Space does not permit an outline of his well-reasoned conclusions; suffice it to say that anyone working on the Archaic, Woodland, or Mississippian periods should have a look. The Floyd site, located along a paleochannel of Cahokia Creek in the American Bottom, was occupied at the end of the Late Archaic period. Radiocarbon analyses and recovered artifacts indicate that most of the site occupations occurred during the Terminal Archaic Prairie Lake phase ca. The site appears to have been occupied by small family groups, who used it as a base camp nearly year-round.
These models are discussed in the concluding chapter of the report. Evans and his collaborators are to be congratulated on producing a highly readable and comprehensive analysis of the extensive work at the Floyd site and providing new and interesting information and interpretation on the nature of Terminal Archaic adaptation and community organization in the American Bottom This volume is worth reading, not just by regional specialists but also by those with broad-ranging interests in the Archaic or other time periods.
One result of this torrential downpour was the destruction of a dam across the Du Page River at Channahon, which supplied a large section of the Illinois and Michigan Canal with water. An unexpected result of the dewatering of this stretch of canal was the exposure of seven canal boat hulls in a section of the canal known as the Morris Wide Water. Opened for navigation in the summer of , the Illinois and Michigan Canal connected the southern tip of Lake Michigan and the port city of Chicago with the upper Illinois River valley, greatly influencing the historic pioneer settlement of the northern quarter of the state.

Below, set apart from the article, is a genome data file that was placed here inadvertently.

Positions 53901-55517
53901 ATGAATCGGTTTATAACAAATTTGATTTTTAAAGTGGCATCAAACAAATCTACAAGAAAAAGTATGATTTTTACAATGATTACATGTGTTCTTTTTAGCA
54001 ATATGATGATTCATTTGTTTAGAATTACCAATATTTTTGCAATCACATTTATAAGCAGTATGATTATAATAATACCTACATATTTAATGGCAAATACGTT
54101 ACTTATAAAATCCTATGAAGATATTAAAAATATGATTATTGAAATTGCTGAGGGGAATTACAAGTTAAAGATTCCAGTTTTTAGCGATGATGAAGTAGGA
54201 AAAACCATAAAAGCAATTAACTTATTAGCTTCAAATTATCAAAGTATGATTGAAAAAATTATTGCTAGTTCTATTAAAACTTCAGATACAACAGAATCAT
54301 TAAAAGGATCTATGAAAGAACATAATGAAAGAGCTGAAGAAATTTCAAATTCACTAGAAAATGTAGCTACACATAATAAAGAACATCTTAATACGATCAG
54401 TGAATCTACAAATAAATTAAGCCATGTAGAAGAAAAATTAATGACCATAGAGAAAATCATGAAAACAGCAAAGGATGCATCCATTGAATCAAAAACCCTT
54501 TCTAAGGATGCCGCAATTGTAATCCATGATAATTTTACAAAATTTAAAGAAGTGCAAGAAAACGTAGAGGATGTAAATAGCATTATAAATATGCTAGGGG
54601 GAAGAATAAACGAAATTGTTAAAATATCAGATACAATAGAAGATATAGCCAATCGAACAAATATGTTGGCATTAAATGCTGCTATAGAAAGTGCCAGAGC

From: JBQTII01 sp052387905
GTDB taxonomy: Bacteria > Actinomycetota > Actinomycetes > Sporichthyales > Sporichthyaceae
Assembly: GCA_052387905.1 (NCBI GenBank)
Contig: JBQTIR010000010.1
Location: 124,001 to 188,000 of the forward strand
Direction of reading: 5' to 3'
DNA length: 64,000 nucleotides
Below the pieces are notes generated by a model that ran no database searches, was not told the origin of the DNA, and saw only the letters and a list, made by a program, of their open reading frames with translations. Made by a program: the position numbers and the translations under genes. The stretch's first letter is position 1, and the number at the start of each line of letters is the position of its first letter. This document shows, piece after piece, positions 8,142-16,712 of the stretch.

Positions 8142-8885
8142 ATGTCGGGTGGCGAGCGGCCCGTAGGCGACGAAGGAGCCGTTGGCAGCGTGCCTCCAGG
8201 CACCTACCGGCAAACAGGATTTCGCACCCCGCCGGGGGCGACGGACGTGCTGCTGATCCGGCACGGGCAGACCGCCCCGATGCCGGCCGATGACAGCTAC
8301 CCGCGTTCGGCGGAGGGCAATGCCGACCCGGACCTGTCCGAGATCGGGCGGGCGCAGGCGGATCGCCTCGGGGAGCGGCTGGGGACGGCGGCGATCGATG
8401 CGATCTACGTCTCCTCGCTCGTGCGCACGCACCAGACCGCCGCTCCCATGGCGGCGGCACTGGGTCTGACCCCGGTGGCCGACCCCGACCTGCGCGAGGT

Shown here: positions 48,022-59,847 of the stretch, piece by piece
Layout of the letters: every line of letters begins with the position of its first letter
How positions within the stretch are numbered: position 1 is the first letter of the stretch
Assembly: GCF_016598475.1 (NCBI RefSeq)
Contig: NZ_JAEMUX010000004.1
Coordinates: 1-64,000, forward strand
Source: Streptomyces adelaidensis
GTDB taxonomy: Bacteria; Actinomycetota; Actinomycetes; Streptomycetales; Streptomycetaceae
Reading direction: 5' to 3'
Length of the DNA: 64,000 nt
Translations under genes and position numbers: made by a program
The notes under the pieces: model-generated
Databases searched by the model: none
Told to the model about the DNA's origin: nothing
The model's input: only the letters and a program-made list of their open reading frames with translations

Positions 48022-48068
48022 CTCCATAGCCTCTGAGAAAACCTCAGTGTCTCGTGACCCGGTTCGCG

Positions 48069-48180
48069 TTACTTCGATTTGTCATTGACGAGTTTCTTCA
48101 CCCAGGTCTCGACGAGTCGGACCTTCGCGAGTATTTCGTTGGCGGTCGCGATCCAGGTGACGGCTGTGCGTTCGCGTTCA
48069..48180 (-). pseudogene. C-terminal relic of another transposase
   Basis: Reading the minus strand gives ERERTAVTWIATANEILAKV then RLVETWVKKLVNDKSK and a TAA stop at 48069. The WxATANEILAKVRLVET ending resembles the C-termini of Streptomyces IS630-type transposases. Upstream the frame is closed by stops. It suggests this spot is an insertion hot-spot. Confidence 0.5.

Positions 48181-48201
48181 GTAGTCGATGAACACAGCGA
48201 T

Although canal boats were once a common sight along this waterway, with hundreds of boats traveling between Chicago and LaSalle, little is known today about canal-boat construction techniques in Illinois. Archaeological investigations at the Morris Wide Water have resulted in detailed documentation of seven such boats and have contributed to our understanding of these nineteenth-century workhorse riverine craft. Authors: Michael C. Bender, Douglas J. Brewer, Kathryn E. Parker, and Jolee A. Archaeological investigations were undertaken in — at the location of the proposed Glendale Gardens Upland Reservoir in Madison County, Illinois.
Subsequent testing and mitigation resulted in the identification of the Cunningham site. Over features were excavated at the site, including two human burials and at least four domestic structures. Recovered artifacts included significant ceramic, lithic, floral and faunal remains. The Cunningham site is interpreted as a single-component Early Late Woodland occupation dating to ca. The lack of structure rebuilding and the ceramic continuity across the site, combined with the generally similar types of faunal and floral remains from the feature clusters, argue strongly for a short-term, perhaps multiyear occupation of the site.
Authors: J. Bryant Evans and Madeleine G. Evans with Edwin R. Hajic, Sheena K. Beaverson, Andrea K. Freeman, Mary L. Simon, and Thomas E. The Ringering site was occupied, off and on, from the Paleoindian to Mississippian periods. In some areas of the site there were approximately 3 m of stratified artifact-bearing deposits. Although the report is large, readers will find it easy to locate specific temporal-cultural information. The authors compare and contrast material assemblages in terms of significant socioeconomic and technological changes that occurred in regional prehistory.